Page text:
The Mines of Gwennap - Penstruthal
OS Explorer Map 104: Grid reference SW707398 Map
Penstruthal worked a number of lodes including: Wheal Gallish; North; South; Chy; Comyn's; Ward's; North Copper; South Copper and South Penstruthal Lodes from Wheal Gallish Old Shaft; Wheal Gallish Engine Shaft; Greene's; Comyn's; Lanarth; Highburrow; Richardson's; Willyams; Walton's; Simmon's; Railway; Hodge's and Ward's shafts. Thomas Spargo in his 1864 book 'Mines of Cornwall', states that Penstruthal made a profit of £80,000 between 1819 and 1837 on the 48,621 tons of copper ore raised. Despite this, the five horse whims, 40-inch pumping engine and 22-inch winding engine were offered for sale in 1836. A new company reopened the mine in about 1842 and worked until 1846, producing 1688 tons of good quality copper ore worth over £11,500. The mine equipment was offered up for sale once more over the winter of 1847.
In 1855 the mine was reopened and some new plant purchased. No ore was raised however for the next two years. The machinery consisted of a 60-inch pumping engine on Hodge's Shaft, a 24-inch winder, with plans laid to purchase a crusher too. Some development of the mine took place but as Penstruthal neared the end of the 1850's confidence in the mine was at rock bottom. The mine had not been able to locate any ore and so the decision was taken to put the mineup for sale.
In 1872 a new company decided to reopen Penstruthal as 'Penstruthal Consols Tin and Copper Mines Limited', to take advantage of the high price of tin at that time. Production over the next seven or eight years was quite low and the company was running short of capital. Despite several attempts at rescuing the mine, none were successful and so the company was liquidated in mid-1879. Penstruthal sett was now split into two halves. The parts were named North Penstruthal annd South Penstruthal. Once again, despitedevelopment work, the purchase of new equipment and the advent of the rockdrill at the mines there was little ore raised to show for all the investment. The mine was abandoned in October 1882. Apart from brief reworkings this was the end of Penstruthal.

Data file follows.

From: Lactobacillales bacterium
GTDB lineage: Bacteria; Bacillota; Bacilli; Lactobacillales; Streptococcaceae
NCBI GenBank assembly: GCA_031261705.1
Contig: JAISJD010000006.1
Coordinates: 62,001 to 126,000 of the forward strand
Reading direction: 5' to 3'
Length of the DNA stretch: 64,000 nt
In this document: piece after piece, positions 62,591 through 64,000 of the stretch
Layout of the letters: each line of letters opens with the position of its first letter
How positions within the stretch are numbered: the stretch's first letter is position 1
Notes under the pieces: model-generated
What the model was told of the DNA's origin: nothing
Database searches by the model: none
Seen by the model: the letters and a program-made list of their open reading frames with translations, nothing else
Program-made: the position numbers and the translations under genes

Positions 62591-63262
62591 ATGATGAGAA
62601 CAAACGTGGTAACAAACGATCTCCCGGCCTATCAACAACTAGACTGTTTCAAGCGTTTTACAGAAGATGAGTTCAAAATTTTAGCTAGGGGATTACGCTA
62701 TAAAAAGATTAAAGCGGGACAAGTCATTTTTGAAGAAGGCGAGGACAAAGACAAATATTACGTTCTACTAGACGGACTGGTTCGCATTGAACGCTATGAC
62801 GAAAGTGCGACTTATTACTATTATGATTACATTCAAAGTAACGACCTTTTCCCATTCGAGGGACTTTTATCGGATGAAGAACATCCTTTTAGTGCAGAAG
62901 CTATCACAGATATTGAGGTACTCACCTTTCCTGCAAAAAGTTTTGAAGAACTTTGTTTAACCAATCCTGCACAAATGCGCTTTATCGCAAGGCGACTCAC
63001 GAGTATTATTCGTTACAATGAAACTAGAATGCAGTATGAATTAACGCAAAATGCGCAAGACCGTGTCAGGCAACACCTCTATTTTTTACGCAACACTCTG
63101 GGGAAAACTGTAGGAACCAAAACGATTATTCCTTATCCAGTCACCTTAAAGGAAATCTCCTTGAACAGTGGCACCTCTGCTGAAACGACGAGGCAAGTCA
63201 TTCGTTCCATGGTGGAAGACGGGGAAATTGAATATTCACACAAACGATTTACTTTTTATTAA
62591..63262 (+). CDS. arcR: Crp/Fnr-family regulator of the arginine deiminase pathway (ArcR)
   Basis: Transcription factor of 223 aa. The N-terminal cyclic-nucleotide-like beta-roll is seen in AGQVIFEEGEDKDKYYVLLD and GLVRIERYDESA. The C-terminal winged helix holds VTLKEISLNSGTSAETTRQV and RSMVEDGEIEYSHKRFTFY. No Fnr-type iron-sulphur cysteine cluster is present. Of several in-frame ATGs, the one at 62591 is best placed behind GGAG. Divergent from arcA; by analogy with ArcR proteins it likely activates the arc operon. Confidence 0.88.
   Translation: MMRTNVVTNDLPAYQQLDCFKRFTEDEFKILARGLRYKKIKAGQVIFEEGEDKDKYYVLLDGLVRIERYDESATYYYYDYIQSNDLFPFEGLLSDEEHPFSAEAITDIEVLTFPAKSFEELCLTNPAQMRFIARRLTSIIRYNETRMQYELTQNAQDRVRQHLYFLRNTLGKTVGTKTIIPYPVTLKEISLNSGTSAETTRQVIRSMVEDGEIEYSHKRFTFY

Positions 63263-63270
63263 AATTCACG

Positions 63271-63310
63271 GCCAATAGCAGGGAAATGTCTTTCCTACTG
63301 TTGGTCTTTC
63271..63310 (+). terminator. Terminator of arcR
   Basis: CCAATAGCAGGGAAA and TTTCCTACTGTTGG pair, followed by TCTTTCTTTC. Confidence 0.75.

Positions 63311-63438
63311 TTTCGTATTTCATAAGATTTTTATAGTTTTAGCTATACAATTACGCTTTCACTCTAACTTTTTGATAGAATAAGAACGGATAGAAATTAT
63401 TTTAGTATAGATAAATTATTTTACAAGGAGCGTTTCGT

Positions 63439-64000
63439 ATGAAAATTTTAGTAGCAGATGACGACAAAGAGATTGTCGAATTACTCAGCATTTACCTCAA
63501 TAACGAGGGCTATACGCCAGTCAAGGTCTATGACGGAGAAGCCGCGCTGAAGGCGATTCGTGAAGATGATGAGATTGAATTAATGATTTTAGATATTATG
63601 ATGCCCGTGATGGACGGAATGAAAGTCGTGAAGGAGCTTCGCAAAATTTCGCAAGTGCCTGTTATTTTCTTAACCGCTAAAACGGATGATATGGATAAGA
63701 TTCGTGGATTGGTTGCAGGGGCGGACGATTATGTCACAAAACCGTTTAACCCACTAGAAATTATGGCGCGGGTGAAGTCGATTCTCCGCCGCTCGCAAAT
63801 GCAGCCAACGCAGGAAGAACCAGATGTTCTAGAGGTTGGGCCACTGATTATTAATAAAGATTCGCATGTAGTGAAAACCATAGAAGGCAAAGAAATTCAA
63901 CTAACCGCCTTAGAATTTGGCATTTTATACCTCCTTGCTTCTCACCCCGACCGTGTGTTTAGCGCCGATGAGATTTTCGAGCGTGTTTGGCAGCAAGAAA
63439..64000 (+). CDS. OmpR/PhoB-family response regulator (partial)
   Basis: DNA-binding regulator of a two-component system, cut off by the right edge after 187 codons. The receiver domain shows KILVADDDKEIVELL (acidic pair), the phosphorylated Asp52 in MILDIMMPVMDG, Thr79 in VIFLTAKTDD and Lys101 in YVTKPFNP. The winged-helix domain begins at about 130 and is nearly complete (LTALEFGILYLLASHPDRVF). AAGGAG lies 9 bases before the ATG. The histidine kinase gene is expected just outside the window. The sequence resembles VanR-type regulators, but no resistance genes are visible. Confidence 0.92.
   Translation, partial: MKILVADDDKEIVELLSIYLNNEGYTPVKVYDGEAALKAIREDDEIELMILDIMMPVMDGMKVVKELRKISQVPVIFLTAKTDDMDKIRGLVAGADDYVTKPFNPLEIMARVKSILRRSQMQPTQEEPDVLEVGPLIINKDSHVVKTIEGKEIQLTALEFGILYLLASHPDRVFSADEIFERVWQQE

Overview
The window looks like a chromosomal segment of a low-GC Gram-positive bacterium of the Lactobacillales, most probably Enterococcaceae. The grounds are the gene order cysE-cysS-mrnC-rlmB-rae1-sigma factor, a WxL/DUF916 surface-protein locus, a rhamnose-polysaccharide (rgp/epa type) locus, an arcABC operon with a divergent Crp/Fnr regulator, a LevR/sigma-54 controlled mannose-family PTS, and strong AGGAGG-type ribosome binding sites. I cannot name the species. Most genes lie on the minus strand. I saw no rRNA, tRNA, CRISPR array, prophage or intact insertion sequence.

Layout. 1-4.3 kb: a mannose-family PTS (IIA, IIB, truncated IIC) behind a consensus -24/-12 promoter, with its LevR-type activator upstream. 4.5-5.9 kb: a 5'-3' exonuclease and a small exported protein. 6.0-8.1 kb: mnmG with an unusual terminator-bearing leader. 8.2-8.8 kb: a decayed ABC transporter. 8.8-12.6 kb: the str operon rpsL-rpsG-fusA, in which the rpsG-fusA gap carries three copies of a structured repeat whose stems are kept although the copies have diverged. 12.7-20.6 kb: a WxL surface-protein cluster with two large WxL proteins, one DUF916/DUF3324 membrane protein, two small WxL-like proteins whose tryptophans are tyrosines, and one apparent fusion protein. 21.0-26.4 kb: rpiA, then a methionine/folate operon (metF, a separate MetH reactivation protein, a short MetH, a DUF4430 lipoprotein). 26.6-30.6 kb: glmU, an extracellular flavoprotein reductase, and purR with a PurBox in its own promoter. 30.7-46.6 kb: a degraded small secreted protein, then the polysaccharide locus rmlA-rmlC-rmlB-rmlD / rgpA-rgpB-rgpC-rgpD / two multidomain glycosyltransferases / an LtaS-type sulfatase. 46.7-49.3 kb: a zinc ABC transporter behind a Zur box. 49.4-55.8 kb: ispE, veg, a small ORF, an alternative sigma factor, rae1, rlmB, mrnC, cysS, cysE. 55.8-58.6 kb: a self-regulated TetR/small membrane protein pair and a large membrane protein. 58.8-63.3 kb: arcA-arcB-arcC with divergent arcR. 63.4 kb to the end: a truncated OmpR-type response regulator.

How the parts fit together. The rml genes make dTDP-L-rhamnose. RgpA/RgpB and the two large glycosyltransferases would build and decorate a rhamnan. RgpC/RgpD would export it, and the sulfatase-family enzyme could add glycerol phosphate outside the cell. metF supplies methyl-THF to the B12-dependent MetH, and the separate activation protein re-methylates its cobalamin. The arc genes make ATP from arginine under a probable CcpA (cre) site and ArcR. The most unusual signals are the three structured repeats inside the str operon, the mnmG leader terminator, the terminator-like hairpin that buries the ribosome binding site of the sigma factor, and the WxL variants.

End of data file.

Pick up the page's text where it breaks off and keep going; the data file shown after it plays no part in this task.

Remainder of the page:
For more information on production dates and so on please see Roger Burt's excellent book Cornish Mines: Metalliferous and Associated Minerals, 1845-1913 (Mineral Statistics of the United Kingdom, 1845-1913).
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